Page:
Ah, the dreaded cover letter (CL)!
“Well, isn’t my CV good enough? Why do I have to put in this extra effort?”
Well, if this is how you think, you are off to a bad start. I hope that what you read here will help turn your attitude around and understand that if you follow the right guidelines, you’ll be churning out good CLs (cover letters) in no time and getting high response rates.
In my first blog of this 6-part series how to make a killer CV
I mentioned the cover letter as a “second chance to make a good impression.”
Most employers, by instinct, will usually look at the CV first. If it passes the test, then it’s on to the CL. Why? Because I want to see in writing why you want to work for my company.
So do you really want to take that risk of having your CL be the momentum-killer? A great CV or LinkedIn profile is just the start: now you want to stand out from the crowd, show you’re the real deal and so well prepared that you’re practically already a colleague. A cover letter could also turn into a cover email, but it should be researched, engaging, and, yes, modest!
Along with many other goodies, you’ll find some great CL templates on JobTracker
, a tool developed by the SIT Academy
team to help students monitor their job applications.
Now let’s look at the substance of the letter.. Many so-called Career Coaches have fancy approaches, but my secret sauce is probably the simplest of all. It boils down to only three key words: you, me, us.
This is one of my favorite slides for students in our Career Developments sessions:
Each of these should be its own paragraph; so, 3 paragraphs at most. Keeping it short and to the point will make a difference. No need to overdo it. The recruiter’s time is precious; they must know from the beginning if you’re heading in the right direction.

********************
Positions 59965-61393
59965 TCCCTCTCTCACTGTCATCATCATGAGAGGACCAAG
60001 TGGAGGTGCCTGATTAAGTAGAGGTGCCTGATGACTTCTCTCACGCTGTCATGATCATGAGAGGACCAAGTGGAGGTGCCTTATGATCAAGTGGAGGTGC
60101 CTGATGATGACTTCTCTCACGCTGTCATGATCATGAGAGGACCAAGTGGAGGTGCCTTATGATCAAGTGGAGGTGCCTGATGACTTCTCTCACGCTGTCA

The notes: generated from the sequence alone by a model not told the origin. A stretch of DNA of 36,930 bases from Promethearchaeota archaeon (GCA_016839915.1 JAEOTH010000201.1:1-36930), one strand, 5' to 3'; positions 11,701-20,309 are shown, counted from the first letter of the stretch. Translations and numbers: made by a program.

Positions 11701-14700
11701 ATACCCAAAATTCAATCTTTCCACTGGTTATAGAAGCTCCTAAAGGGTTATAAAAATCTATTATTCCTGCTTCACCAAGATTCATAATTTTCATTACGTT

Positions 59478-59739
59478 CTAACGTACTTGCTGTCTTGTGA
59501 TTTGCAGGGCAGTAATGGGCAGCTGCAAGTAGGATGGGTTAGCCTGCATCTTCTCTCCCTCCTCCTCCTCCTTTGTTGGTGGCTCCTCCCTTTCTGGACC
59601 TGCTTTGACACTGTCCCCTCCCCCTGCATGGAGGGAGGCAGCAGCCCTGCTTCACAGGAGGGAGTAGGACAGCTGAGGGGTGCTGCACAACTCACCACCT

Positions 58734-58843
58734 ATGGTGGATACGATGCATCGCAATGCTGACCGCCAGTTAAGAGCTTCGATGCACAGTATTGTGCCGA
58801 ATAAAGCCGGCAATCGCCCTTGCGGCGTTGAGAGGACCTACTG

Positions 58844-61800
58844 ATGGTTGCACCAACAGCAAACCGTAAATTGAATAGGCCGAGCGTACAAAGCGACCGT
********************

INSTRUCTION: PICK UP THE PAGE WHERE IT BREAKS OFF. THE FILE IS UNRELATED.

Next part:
Now let us look at each of these structural elements in detail.
Here’s where you set the tone. The biggest mistakes here occur when you (the individual) set yourself over them (the company). It should be the other way around.The company is the focus in this opening paragraph. After all, they’re the ones with the need, the authority to hire you, as well as the wallet to pay your salary. You’re nothing to them until you start speaking their language.
Of course, the start of the paragraph mentions the position to which applying. Immediately after, however, it’s time to write something pertinent to why the company is so unique to you.
Let’s do a simple fill-in the blank exercise for you to understand this concept:
I write to you with great interest in the position of __________ found on __________. I’ve always been passionate about the ________ industry and noticed from __________ that you’re making a big push with your _________ technology/product/service to gain a solid foothold in the market.
From the get-go, the company can tell that you have already researched them and are up to date with what they do. You have only said “I” twice in this paragraph so you’re off to a good start.